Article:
The Born Freelancer Looks Back Over 4 Years – Part 2

This series of posts by the Born Freelancer shares personal experiences and thoughts on issues relevant to freelancers. Have something to add to the conversation? Your input is welcome in the comments.



Having had some time off to pause and reflect, today I would like to conclude my look back on columns I have written as “The Born Freelancer”.

Here, listed in no particular order, are some additional thoughts on topics I have written about in the last four years. (Part One, which ran in July, is here).

Overcoming inertia

Nothing strikes fear in the mind of a freelancer like the possibility of confronting writer’s block. I’ve written about it here.

I’ve also written about the power of creating lists in helping freelancers organize and effectively take control of their own tendencies towards inertia.

I’ve read many interesting articles on this subject since then. All have had invaluable advice to share.

But when I feel my own willpower lacking (fairly frequently these days!) I find myself grateful to fall back on lists and routines that I would normally hate and shun in my personal life. Professionally, they remain the scaffolding around which my professional day revolves.

Another “trick” to overcoming professional inertia that I have written about is going offline. I would perhaps liken constantly being online and keeping busy for its own sake to working out at the gym too often. Your muscles eventually get numb with the constant exercise. So what do you do? You rest. You take a break. You stop doing the thing that has fatigued you the most.

So it has been most rewarding to read in a growing number of reports lately that there is a growing cultural shift against constant and continuous busyness.

This doesn’t mean a shift towards laziness or any lack of productivity.

It means a recognition that it is not healthy for us to be so busy, so engaged, so plugged in all the time.

And unhealthy means unproductive, ultimately.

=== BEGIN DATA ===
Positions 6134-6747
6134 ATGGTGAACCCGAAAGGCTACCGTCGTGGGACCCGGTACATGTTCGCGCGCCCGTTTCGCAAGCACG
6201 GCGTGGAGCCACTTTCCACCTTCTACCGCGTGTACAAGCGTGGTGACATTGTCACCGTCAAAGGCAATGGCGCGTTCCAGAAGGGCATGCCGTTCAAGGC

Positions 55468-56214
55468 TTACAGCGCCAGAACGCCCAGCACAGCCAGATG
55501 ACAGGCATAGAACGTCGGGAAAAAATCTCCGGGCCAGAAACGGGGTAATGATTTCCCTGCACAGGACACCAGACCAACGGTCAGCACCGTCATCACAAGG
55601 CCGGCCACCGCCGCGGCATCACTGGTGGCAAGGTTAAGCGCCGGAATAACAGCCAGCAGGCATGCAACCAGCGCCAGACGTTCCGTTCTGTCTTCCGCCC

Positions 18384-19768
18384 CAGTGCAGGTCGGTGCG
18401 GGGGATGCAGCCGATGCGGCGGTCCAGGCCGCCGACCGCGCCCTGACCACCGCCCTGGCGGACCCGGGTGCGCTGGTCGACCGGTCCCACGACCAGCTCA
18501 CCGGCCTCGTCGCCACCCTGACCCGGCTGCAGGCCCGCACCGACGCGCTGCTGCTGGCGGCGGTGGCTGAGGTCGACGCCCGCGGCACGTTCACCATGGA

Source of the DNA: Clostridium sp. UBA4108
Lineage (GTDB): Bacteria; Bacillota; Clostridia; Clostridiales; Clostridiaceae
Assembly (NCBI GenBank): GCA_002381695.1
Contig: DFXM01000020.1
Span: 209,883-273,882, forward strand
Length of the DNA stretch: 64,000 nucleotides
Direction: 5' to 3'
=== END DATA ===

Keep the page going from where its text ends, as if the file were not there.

Unplugging means recharging, refreshing and revitalizing.

I felt I was being courageous positing unplugging for just a couple of weeks a year. What I’m reading now is that two weeks annually is a ridiculously low number of days during which to unplug in order to achieve overall maximum health (and ultimately maximum productivity for us freelancers).

Max Ferguson

Back in 2012 I wrote about the passing of Canadian radio and television icon Max Ferguson. Many of you may not have been familiar with his work on the CBC as he had retired from active service with the Mother Corp many years earlier. But Ferguson was one of the first true radio stars on CBC in the 1950s through 1990s. He will long be fondly remembered by those of us who care about the cultural history of this country for both his pioneering role in promoting “world music” in Canada and for his satirical work as the unofficial conscience of Canada. (A title he would have no doubt rejected as too pompous and self-aggrandizing). His trailblazing satirical work on air would lead directly or indirectly to a fine tradition of such Canadian satirical reviews as Air Farce, Rick Mercer, The Irrelevant Show, This Is That, etc.

What has somewhat disappointed me since his passing is that no one clear successor to his role as the maverick lone voice of dissent on the CBC Radio airwaves has emerged. Perhaps there never will be one again. We live in such a corporate age. Most nationally broadcast CBC Radio shows seem to be over-managed and under-staffed by anyone capable of expressing rational dissent in a humorous and intelligent way. Pity. Perhaps they are all too fearful for their own job security today.

Something Max Ferguson never was in his day.

And so for that, and for all the other reasons noted in my original post, he remains a freelancing hero for many of us.

Death of CBC radio drama